The real identity crises start when Hamlet learns about this character. The character appears in the form of his father’s ghost and makes a revelation. As Aristotle says that tragic hero starts to fall after a revelation that obliges him to enquire something and that results into a discovery. The discovery actually leads the tragic hero to destruction. The ghost reveals that he has come to tell him that he was killed by his mother Gertrude, and his uncle King Claudius. This revelation causes internal unrest in Hamlet that is revealed in the first soliloquy of Hamlet in Act-I, Scene-II:
“Oh, that this too too solid flesh will melt, Thaw and a resolve into a dew: Or that the everlasting has not fix’d his canon ‘gainst self slaughter. O God O God! How weary, stale, flat and unprofitable seems to me all the uses of this world!”
This soliloquy reveals that an internal conflict has descended upon Hamlet that would keep increasing until the total destruction arrives. Hamlet continues to explore about the revelation. He uses many tricks and one of the most prominent tricks of Hamlet is to read Claudius’ face expressions after playing an act before him. This act mimics the scene of the late King’s murder that is told by the ghost. Finally, Hamlet learns after play that his uncle has actually killed his father with the help of Queen Gertrude, his mother. This discovery causes catastrophe in Hamlet’s inner self, but conflicts start that causes him to lose his real self. A famous soliloquy reveals Hamlet’s internal conflict in the best way:
“To be, or not to be, that is the question:
Whether 'tis nobler in the mind to suffer
The slings and arrows of outrageous fortune,
Or to take arms against a sea of troubles
And by opposing end them. To die—to sleep,
No more; and by a sleep to say we end
The heart-ache and the thousand natural shocks
That flesh is heir to: 'tis a consummation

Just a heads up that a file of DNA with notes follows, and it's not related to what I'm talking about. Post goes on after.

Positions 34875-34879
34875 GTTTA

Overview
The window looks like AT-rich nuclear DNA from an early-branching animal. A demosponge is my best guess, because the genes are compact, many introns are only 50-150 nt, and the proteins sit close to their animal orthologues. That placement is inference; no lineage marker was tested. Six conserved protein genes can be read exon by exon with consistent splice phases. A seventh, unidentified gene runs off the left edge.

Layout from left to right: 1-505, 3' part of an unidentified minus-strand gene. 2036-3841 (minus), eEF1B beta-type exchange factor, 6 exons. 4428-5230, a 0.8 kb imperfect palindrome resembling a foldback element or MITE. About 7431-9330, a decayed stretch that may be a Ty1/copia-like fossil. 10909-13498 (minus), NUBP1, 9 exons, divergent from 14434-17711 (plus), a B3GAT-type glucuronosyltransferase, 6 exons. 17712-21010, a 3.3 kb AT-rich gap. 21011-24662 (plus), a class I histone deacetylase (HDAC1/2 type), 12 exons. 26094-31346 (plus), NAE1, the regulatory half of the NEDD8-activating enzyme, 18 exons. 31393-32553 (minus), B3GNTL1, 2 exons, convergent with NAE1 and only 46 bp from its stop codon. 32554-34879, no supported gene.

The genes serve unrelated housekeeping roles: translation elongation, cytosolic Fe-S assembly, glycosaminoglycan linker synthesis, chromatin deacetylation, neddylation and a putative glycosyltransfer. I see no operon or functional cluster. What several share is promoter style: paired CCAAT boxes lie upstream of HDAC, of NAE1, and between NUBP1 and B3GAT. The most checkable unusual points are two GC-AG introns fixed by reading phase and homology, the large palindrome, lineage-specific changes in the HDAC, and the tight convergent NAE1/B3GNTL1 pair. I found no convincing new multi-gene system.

Devoutly to be wish'd. To die, to sleep;
To sleep, perchance to dream—ay, there's the rub:
For in that sleep of death what dreams may come,
When we have shuffled off this mortal coil,
Must give us pause—there's the respect
That makes calamity of so long life.
For who would bear the whips and scorns of time,
Th'oppressor's wrong, the proud man's contumely,
The pangs of dispriz'd love, the law's delay,
The insolence of office, and the spurns
That patient merit of th'unworthy takes,
When he himself might his quietus make
With a bare bodkin? Who would fardels bear,
To grunt and sweat under a weary life,
But that the dread of something after death,
The undiscovere'd country, from whose bourn
No traveller returns, puzzles the will,
And makes us rather bear those ills we have
Than fly to others that we know not of?
Thus conscience does make cowards of us all,
And thus the native hue of resolution
Is sicklied o'er with the pale cast of thought,
And enterprises of great pitch and moment
With this regard their currents turn awry
And lose the name of action.”
This soliloquy reveals that Hamlet has lost his real self and he cannot stabilize his inner self. Moreover, Hamlet’s soliloquies show that Hamlet has lost his identity.
Shakespeare’s masterpiece Hamlet is an ideal example of identity crisis that is much familiar phenomenon today than it was in past. Hamlet has lost his identity after a revelation made by the ghost of his father. His soliloquies show that all the destruction that follow where he kills King Claudius, Queen Gertrude, and dies himself is the result of that internal destruction that descended upon him after he lost his identity after a basset murder of his father King Hamlet.
Shakespeare, William. Hamlet. Simon and Schuster, 2003.
Eliot, Thomas Stearns. "Hamlet and his problems." The sacred wood: Essays on poetry and criticism 95 (1920): 103.
De Grazia, Margreta. 'Hamlet'Without Hamlet. Cambridge University Press, 2007.